Spring usually comes in early May in Hokkaido, and it is high season to pick sansai, or edible wild mountain plants. Among them, the Alpine leek — kitopiro in Japanese and pukusa in the native Ainu language — is the most attractive.
With its intense garlic-like flavor, the plant is an important ingredient in Ainu cuisine. Traditionally, women gathered the wild plants while the men were out fishing and hunting.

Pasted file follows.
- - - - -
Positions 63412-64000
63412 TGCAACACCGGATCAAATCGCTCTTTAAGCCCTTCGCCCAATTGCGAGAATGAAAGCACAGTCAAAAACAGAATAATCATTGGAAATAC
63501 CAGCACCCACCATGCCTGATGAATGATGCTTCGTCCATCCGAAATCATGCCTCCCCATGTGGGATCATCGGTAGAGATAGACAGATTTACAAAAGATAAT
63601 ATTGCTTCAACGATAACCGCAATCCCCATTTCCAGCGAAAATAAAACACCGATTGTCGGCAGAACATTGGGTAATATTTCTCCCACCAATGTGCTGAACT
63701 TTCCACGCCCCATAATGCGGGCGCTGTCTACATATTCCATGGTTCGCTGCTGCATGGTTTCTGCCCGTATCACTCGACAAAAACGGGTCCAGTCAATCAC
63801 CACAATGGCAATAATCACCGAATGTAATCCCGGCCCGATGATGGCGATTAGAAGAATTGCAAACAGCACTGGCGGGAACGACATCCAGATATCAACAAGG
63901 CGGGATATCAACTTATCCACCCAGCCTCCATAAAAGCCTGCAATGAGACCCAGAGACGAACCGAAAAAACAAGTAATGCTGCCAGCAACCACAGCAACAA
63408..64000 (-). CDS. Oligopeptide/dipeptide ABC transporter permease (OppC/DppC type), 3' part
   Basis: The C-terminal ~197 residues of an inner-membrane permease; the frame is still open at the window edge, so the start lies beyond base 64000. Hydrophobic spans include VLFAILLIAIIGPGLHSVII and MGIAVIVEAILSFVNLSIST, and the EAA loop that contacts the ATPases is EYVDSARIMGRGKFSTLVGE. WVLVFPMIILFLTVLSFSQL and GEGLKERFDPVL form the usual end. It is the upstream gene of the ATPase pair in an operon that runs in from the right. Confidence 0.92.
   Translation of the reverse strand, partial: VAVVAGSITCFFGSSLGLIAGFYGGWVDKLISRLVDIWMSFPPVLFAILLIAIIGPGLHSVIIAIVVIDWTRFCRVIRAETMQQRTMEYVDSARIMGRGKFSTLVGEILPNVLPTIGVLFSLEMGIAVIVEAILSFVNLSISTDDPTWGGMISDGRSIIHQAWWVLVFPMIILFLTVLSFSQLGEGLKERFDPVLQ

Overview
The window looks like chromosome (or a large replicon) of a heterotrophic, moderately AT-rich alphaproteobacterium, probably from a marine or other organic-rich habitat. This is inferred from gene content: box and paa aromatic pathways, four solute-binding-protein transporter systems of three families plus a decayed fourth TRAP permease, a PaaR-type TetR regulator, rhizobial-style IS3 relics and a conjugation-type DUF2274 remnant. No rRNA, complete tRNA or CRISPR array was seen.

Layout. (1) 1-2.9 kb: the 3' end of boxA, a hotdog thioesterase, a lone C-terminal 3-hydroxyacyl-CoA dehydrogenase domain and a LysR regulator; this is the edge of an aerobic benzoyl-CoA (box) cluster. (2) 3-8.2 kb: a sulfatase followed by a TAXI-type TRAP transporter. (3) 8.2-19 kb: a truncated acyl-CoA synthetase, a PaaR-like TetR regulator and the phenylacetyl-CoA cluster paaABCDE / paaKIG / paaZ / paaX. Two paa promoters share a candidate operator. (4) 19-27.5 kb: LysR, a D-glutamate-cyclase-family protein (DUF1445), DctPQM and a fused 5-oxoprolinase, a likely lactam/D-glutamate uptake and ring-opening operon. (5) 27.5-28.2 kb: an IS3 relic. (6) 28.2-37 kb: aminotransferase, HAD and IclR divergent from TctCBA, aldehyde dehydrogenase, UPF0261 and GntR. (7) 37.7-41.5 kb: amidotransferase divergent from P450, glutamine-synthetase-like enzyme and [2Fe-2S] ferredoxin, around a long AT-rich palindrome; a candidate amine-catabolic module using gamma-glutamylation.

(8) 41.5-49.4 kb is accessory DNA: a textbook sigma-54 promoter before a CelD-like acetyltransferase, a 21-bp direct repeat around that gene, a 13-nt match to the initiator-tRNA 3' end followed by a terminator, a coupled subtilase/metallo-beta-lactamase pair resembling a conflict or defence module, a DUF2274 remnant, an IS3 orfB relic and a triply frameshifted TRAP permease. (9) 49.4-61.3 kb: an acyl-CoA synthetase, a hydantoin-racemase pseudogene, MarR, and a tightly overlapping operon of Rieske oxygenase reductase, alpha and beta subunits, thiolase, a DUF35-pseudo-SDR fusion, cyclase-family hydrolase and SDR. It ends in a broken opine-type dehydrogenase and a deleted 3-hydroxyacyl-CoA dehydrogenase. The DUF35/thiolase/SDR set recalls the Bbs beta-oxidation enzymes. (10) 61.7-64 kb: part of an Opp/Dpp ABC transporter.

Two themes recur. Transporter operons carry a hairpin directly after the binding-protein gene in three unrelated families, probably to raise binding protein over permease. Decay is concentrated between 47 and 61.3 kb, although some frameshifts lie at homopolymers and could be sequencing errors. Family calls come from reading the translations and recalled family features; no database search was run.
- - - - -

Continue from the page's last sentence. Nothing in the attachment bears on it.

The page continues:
Ainu cuisine? Even for Japanese people, it is hard to imagine the food of the north's indigenous people, repressed by Japanese rule for over a century until relatively recently. The majority of the remaining Ainu population is to be found in Hokkaido, but its recipes can be found in Tokyo's Okubo district, served at HaruKor — probably the only restaurant in Tokyo that specializes in Ainu cuisine.